That's very profound. I've struggled with how to convey excitement and enthusiasm and congratulations to people (for example in my crit group) who have gotten agents and book deals, and somehow also communicate "gosh, I wanna be there too!" I mean, not right when they get the initial score--that's their moment, and they should bask in it--but it somehow always feels like if I convey, I dunno, yearning to have that too, then I'm somehow wishing they didn't have it. Which is not true. We need better language for "that's awesome, and someday we will all be up there on that mountaintop together!"
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User: joycemocha
Date: 2008-03-16 23:39 (UTC)
Subject: (no subject)
This is something that makes me very sad when I see it happening. I've observed it in other writer friends, and I haven't liked it when I heard it.

The field is big enough for all of us. If anything, we should all be working together to promote everyone and expanding readership rather than engaging in petty feuds. There's a couple of people I've been in critique groups with who managed to do well before I have--I'm glad for them.

And I get inspired by their successes.
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Karrin Jackson
User: karjack
Date: 2008-03-16 23:39 (UTC)
Subject: (no subject)
Thank you for posting this.

I'm at that newbie point of learning everything, going to my first critique group, meeting other writers, etc. There is a lot about the experience that is rewarding and a lot that feels like a constant struggle. I'm surrounded by people who know what they're doing and I... don't. It's often overwhelming. The people who are encouraging me right now mean the world to me. The idea of them turning away once I've finally made it is a rather painful one to contemplate. I'm sorry that this has happened to you.

For what it's worth, your success has been an inspiration to me.
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Jay Lake
User: jaylake
Date: 2008-03-17 14:41 (UTC)
Subject: (no subject)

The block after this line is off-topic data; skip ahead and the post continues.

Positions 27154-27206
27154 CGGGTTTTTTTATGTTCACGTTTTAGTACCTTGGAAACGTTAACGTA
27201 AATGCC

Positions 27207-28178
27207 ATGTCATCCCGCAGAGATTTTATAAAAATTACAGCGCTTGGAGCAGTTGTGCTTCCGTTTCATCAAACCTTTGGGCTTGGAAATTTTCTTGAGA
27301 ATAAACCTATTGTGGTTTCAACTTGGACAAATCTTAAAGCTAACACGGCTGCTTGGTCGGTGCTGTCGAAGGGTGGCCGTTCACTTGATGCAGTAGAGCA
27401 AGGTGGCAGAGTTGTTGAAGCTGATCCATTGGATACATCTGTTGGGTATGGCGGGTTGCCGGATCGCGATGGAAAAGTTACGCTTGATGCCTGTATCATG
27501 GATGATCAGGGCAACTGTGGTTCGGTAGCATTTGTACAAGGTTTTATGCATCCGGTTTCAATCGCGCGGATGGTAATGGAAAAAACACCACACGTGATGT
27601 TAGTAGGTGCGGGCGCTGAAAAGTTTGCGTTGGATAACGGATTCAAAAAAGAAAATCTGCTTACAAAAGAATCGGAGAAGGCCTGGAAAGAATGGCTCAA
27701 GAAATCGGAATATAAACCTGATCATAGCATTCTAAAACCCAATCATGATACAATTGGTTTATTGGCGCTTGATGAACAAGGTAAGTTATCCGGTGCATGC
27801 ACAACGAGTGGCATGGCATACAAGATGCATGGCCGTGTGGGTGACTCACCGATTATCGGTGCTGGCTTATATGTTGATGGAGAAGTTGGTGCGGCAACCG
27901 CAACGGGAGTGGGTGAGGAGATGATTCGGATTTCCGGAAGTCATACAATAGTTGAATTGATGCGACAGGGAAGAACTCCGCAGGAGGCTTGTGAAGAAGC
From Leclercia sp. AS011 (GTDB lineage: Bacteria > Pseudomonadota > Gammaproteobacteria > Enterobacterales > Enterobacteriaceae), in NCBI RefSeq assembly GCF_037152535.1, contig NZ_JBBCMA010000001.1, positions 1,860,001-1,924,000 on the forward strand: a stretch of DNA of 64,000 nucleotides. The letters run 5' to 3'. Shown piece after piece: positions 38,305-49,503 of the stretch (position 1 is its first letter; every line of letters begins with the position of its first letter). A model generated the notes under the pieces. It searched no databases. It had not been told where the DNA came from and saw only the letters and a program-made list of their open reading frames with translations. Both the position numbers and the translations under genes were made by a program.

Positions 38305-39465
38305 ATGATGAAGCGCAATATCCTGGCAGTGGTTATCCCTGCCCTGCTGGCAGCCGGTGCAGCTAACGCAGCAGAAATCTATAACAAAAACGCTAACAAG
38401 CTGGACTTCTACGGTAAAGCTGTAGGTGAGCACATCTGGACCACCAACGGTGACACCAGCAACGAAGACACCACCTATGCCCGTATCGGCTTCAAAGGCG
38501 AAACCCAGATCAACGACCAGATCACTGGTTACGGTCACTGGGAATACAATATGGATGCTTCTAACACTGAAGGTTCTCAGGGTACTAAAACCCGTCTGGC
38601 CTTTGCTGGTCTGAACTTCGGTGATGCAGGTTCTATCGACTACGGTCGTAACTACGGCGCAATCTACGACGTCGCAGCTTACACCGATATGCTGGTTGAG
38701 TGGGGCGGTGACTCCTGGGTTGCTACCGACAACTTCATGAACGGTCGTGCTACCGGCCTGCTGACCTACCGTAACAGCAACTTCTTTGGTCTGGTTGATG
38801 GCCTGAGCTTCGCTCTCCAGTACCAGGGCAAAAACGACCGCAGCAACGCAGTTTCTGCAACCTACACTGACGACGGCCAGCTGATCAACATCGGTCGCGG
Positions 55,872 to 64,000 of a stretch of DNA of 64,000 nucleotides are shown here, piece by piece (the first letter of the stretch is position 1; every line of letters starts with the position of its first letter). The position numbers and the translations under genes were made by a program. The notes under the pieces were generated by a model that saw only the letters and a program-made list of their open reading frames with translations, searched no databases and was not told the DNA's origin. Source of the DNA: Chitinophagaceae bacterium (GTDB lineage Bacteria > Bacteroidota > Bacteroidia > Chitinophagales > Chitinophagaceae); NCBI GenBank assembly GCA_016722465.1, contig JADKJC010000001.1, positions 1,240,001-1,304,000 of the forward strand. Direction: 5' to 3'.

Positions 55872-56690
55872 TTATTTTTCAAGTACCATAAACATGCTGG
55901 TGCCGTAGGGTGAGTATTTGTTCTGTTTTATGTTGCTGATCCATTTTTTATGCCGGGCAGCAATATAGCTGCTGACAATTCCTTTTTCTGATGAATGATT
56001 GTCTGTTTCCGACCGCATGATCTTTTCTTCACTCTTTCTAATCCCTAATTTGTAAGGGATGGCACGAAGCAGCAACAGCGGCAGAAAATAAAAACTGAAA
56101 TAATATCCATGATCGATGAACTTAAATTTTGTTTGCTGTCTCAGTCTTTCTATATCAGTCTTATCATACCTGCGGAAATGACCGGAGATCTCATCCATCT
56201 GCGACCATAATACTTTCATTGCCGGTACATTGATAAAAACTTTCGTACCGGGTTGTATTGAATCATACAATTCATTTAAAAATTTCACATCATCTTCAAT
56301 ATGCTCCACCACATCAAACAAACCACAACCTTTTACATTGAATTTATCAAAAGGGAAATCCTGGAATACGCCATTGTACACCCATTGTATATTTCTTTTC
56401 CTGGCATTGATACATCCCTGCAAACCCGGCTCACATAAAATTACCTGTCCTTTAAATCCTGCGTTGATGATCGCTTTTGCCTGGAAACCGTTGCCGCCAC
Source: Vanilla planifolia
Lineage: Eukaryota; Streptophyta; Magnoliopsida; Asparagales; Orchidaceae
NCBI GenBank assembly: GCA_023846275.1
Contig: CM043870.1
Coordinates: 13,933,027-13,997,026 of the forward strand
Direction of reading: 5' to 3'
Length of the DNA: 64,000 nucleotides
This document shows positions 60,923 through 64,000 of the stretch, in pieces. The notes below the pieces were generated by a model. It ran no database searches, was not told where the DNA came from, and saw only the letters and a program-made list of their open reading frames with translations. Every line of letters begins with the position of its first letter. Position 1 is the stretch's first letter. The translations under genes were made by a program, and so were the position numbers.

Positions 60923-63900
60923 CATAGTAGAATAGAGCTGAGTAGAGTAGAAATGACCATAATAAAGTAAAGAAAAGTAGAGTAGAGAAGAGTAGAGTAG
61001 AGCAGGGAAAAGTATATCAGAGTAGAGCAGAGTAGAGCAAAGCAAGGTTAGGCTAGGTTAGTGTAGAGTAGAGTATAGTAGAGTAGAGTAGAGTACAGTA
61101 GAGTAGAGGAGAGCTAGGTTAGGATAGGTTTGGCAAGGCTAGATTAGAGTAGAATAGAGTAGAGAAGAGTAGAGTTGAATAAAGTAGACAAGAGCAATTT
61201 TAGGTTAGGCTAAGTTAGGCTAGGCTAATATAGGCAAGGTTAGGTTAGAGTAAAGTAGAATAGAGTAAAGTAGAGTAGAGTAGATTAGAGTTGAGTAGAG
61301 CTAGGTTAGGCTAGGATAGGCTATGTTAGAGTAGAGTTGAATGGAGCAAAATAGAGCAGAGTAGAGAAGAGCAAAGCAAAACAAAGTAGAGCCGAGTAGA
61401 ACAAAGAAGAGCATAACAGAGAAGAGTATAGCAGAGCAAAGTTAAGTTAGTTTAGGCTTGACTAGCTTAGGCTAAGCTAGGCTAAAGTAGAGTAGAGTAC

I'm glad I've been able to inspire a bit. Thank you for the kind words.
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Danny Adams
User: madwriter
Date: 2008-03-16 23:44 (UTC)
Subject: Another argument against the Olympic Model
"Small Publisher X is just starting up. It buys a book from Author Y...the sales are fantastic! Now, would Small Publisher X want to try to find new authors who will increase its sales...maybe help it become Big Publisher X...or will they just hold onto the single author they have because Author Y is a known quantity?"
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The Green Knight: Ninja
User: green_knight
Date: 2008-03-17 16:51 (UTC)
Subject: Re: Another argument against the Olympic Model
Keyword:Ninja
... and will author Y continue to stay with Small Publisher X whose distribution is limited, not to mention their marketing budget, and who had to *really* stretch in order to lay down a large enough first printing, stay with them, or will they accept an offer from Big Publisher Z that would be much more beneficial to their career? And how will X think about that?

A successful book can kill a small publisher.
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Ann
User: ann1962
Date: 2008-03-17 00:02 (UTC)
Subject: (no subject)
Yet people take their aspirations so personally that I cannot begin to count the number of stories I've heard from other writers about friendships lost, crit groups broken up, and other social prices paid because they began to succeed before the people around them.

They blame the success, but I suspect that it doesn't really have anything to do with that. About the people that they are, or maybe fear they really aren't.